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The testing effect is the tendency to acquire and retain knowledge more effectively by being tested on it, rather than drilling or repeating lessons. This phenomenon has been a subject of study among educators since the early 20th century, and numerous studies have confirmed it. Researchers have come up with a number of explanations for how and why the testing effect works. This information can be important for developing effective classroom education techniques.
One theory about the testing effect argues that the activity of actively recalling information in a test environment helps the brain retrieve it, and creates a better neural connection for finding the information in the future. If the test environment is so challenging that students cannot recall the information, no learning takes place. By contrast, an overly simplistic test environment may also be detrimental to learning, as students may not be forced to actually recall the information.
Reinforcement may also play a role in the testing effect. Humans, like many organisms, thrive on reinforcement and tend to learn more effectively in reinforcing environments. If a student successfully recalls information and performs well on a test, the good mark on the examination may reinforce her performance. She wants to repeat the performance on future tests for the same reward, and this encourages the brain to retain information.
This psychological phenomenon can be an important thing to consider in test design. In multiple choice testing, students only have to recognize a concept. This contrasts with blank prompts, where recall is engaged and the student must actually remember. Such tests seem to create more of a testing effect, making it more likely that students will learn the information. With multiple choice tests, students may forget the material after the test because they were not forced to recall it under pressure.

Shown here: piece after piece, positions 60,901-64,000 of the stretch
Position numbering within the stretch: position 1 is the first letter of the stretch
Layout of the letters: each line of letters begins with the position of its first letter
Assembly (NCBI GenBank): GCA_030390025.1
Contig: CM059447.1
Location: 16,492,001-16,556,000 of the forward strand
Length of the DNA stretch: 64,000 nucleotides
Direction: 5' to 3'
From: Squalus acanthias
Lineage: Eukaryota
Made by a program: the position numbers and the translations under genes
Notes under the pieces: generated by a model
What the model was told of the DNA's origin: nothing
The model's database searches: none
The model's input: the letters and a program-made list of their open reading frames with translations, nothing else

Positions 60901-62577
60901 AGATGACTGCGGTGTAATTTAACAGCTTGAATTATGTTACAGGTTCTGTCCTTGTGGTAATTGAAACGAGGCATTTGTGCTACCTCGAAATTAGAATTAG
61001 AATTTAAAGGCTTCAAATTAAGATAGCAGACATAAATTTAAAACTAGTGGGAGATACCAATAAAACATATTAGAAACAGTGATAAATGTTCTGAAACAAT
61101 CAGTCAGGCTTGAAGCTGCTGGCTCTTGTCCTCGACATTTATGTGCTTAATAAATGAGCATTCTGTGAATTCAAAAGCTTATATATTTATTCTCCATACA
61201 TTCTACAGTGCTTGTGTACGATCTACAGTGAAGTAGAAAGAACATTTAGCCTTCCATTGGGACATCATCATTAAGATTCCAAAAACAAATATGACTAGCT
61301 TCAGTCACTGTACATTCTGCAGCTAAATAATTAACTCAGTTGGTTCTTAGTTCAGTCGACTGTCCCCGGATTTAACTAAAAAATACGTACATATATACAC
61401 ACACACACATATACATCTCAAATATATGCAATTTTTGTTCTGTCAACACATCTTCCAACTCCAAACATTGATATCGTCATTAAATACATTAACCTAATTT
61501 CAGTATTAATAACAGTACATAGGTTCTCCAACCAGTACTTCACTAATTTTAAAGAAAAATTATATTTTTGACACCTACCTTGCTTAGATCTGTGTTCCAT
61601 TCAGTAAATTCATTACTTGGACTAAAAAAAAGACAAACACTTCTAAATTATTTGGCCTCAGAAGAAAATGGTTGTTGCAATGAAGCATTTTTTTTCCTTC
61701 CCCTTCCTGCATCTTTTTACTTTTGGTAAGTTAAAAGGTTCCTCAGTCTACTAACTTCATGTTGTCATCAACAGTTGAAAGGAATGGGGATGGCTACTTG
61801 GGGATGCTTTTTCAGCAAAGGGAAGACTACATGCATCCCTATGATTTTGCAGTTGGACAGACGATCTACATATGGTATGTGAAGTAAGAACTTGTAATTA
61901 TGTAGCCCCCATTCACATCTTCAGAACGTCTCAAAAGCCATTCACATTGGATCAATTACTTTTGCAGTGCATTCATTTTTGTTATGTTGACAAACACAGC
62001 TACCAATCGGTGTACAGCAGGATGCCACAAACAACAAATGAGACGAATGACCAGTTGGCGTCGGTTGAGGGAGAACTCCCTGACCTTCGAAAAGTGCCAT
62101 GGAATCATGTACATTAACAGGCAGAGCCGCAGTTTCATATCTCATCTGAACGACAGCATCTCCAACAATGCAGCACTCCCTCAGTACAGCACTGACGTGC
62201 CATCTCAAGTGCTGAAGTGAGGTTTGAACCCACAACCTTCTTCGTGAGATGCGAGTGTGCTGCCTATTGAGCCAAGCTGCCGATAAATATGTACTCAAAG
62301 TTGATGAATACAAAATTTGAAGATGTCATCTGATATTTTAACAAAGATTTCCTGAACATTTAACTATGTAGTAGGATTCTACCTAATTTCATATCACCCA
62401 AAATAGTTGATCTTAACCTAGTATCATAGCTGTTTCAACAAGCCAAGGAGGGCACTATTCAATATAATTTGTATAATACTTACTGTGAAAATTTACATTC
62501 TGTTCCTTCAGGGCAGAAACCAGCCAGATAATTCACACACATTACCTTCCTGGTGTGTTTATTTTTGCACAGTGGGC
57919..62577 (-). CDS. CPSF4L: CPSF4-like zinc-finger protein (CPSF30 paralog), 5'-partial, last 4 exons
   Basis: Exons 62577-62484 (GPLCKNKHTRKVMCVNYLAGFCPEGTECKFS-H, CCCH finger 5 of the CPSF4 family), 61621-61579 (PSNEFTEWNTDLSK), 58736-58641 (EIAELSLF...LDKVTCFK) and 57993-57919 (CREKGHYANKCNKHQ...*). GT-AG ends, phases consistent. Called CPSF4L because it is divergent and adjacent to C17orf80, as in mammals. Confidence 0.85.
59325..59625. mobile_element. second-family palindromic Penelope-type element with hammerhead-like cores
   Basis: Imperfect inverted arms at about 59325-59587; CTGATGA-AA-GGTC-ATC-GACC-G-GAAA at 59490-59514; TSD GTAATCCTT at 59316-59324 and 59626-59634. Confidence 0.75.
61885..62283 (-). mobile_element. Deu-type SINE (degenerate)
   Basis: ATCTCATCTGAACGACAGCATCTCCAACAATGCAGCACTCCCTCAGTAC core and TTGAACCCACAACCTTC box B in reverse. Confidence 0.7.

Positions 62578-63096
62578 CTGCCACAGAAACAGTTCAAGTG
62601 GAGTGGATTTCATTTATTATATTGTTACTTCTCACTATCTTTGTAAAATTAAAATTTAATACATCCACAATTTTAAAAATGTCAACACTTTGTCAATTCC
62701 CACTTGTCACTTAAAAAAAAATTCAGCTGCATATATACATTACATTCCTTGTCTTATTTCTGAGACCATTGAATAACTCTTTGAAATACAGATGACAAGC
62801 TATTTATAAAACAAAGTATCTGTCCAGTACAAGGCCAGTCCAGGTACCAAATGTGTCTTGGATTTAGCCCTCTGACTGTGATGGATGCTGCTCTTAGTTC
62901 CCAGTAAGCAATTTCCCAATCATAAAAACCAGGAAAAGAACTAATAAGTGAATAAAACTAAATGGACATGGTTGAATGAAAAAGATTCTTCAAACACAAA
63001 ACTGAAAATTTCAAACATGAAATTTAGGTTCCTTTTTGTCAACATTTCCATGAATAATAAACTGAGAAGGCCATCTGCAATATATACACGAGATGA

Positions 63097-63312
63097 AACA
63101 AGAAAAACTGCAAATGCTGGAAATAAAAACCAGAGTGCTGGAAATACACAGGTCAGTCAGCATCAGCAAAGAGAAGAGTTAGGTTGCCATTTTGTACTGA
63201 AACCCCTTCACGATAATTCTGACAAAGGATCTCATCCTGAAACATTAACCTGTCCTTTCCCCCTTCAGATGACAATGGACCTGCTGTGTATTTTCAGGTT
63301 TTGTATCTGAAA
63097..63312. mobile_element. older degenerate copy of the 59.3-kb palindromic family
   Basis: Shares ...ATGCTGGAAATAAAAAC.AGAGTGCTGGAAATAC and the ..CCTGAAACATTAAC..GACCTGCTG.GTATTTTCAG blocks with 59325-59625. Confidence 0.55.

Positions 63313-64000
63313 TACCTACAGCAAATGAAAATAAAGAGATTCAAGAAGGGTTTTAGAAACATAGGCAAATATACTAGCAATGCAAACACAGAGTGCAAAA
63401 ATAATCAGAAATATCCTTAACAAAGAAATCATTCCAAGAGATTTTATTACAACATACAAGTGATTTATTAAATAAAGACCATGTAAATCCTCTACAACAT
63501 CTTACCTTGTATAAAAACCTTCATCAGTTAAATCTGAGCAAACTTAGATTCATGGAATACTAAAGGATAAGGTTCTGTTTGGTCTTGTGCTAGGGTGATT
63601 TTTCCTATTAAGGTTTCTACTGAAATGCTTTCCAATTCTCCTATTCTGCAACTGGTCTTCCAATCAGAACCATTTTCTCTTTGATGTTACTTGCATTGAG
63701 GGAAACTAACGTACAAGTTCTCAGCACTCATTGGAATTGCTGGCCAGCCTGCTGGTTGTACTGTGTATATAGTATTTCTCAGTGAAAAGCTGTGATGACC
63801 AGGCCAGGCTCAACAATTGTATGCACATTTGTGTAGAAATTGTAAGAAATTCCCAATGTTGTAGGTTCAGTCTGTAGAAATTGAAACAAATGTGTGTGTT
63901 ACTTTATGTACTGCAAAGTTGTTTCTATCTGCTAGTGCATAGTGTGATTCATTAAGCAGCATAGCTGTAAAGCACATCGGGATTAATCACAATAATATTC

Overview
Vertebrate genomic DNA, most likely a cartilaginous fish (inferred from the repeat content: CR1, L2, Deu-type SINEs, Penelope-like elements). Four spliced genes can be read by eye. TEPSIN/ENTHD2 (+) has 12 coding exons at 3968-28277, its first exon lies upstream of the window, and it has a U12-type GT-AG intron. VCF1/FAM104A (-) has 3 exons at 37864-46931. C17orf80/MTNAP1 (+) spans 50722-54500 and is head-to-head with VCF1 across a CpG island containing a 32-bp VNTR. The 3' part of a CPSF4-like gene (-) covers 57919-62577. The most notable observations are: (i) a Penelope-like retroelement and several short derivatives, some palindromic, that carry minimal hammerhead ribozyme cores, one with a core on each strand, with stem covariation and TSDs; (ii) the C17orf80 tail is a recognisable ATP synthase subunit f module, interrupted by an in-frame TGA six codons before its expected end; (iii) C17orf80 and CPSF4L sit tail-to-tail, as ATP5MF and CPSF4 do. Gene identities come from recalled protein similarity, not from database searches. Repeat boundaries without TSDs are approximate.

The open versus closed book debate is also a topic of interest among researchers interested in the testing effect. Under the logic that recall is better than recognition, closed books would seem more appropriate. Students taking open book tests, however, may engage critical thinking skills. This could result in a deeper understanding of the underlying concept, and increased learning. An open book could be more appropriate for tests where teachers want students to develop critical thinking skills.
Students may experience a clash between the testing effect and test anxiety. Some students do not perform well on tests because they get nervous, and may make mistakes or fail to recall information that they actually know very well. Some proponents of open book testing believe this approach can reduce stress and allow students to concentrate on critical thinking during the examination.
The testing effect worked on me when I was in school, simply because I had a competitive streak and wanted to do better than anyone else on my tests! So if I knew a test would result, I would study harder so I would get a better grade.
I think humans are more motivated by fear than we want to admit. If there are negative consequences on the other side of a failed test, then a student is much more likely to learn the material, if he or she cares about the consequences. If not, then it's a 50-50 shot whether the student will learn it or not.
The student whose attitude is "It doesn't matter whether I learn this crap or not" may not learn it whether a test will be given or not. They just don't care.
I'd say testing anxiety is probably worse on standardized tests. This is because so much more seems to be on the line, and a student may freeze up with the equivalent of stage fright.
I'd also say there's a whole cultural mindset as well as psychological implications for the testing effect. People may be under pressure from their cultures and families to do well in school, so they are extra motivated to study so they can do well on tests. Their motivation may be fear-based as much as reward based, in some instances. Sometimes this backfires and results in extreme test anxiety, though.
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